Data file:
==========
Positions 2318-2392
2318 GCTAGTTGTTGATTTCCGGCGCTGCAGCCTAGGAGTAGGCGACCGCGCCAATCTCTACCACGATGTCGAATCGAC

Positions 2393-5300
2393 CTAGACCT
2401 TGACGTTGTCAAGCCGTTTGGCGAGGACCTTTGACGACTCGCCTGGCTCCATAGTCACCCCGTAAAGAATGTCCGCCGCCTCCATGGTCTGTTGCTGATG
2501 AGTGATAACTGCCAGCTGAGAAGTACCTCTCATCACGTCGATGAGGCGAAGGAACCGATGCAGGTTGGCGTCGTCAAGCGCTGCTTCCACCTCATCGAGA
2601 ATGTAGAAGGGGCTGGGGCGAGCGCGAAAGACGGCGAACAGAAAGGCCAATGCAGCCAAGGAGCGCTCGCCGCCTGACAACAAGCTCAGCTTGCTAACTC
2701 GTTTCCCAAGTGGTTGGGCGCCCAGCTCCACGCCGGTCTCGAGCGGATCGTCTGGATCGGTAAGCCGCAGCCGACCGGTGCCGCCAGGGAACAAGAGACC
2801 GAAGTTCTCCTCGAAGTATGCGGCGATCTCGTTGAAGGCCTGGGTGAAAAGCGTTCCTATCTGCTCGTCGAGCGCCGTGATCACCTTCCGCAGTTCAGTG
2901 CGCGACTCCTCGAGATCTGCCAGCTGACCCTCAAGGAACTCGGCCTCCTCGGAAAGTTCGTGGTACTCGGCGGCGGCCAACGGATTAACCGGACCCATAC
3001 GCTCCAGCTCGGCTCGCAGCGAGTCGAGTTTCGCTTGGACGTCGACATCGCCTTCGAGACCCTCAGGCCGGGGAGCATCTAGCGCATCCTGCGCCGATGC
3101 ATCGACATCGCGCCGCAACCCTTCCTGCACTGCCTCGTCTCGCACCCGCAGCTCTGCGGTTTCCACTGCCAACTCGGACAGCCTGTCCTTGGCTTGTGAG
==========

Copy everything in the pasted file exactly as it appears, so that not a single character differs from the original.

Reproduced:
Positions 2318-2392
2318 GCTAGTTGTTGATTTCCGGCGCTGCAGCCTAGGAGTAGGCGACCGCGCCAATCTCTACCACGATGTCGAATCGAC

Positions 2393-5300
2393 CTAGACCT
2401 TGACGTTGTCAAGCCGTTTGGCGAGGACCTTTGACGACTCGCCTGGCTCCATAGTCACCCCGTAAAGAATGTCCGCCGCCTCCATGGTCTGTTGCTGATG
2501 AGTGATAACTGCCAGCTGAGAAGTACCTCTCATCACGTCGATGAGGCGAAGGAACCGATGCAGGTTGGCGTCGTCAAGCGCTGCTTCCACCTCATCGAGA
2601 ATGTAGAAGGGGCTGGGGCGAGCGCGAAAGACGGCGAACAGAAAGGCCAATGCAGCCAAGGAGCGCTCGCCGCCTGACAACAAGCTCAGCTTGCTAACTC
2701 GTTTCCCAAGTGGTTGGGCGCCCAGCTCCACGCCGGTCTCGAGCGGATCGTCTGGATCGGTAAGCCGCAGCCGACCGGTGCCGCCAGGGAACAAGAGACC
2801 GAAGTTCTCCTCGAAGTATGCGGCGATCTCGTTGAAGGCCTGGGTGAAAAGCGTTCCTATCTGCTCGTCGAGCGCCGTGATCACCTTCCGCAGTTCAGTG
2901 CGCGACTCCTCGAGATCTGCCAGCTGACCCTCAAGGAACTCGGCCTCCTCGGAAAGTTCGTGGTACTCGGCGGCGGCCAACGGATTAACCGGACCCATAC
3001 GCTCCAGCTCGGCTCGCAGCGAGTCGAGTTTCGCTTGGACGTCGACATCGCCTTCGAGACCCTCAGGCCGGGGAGCATCTAGCGCATCCTGCGCCGATGC
3101 ATCGACATCGCGCCGCAACCCTTCCTGCACTGCCTCGTCTCGCACCCGCAGCTCTGCGGTTTCCACTGCCAACTCGGACAGCCTGTCCTTGGCTTGTGAG